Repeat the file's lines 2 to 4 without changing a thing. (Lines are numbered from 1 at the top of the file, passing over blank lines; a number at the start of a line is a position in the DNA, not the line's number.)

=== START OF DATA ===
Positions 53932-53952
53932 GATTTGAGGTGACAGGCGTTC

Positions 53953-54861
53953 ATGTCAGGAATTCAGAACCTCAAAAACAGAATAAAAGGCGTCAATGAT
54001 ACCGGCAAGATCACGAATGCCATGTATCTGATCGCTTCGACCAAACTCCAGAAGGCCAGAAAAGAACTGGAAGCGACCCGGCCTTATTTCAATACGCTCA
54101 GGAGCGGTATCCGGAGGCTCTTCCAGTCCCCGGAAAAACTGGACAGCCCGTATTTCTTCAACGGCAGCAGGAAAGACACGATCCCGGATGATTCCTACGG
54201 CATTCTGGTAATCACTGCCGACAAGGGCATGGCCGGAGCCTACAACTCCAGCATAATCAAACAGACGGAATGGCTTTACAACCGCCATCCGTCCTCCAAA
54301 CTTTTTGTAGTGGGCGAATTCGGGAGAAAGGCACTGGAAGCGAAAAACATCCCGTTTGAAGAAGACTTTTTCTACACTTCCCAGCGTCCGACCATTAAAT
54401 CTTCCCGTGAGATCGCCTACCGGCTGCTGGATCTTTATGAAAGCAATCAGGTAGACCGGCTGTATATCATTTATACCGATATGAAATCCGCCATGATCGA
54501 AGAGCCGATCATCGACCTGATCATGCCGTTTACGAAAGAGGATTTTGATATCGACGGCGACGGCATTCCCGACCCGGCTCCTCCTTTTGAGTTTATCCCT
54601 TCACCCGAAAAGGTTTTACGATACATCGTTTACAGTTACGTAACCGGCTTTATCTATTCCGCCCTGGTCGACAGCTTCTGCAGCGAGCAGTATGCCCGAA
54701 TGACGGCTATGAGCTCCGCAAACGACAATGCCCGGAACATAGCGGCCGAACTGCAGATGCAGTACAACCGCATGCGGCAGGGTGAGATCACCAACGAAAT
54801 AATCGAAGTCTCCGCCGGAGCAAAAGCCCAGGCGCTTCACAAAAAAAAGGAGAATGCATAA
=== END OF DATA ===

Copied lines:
53932 GATTTGAGGTGACAGGCGTTC

Positions 53953-54861
53953 ATGTCAGGAATTCAGAACCTCAAAAACAGAATAAAAGGCGTCAATGAT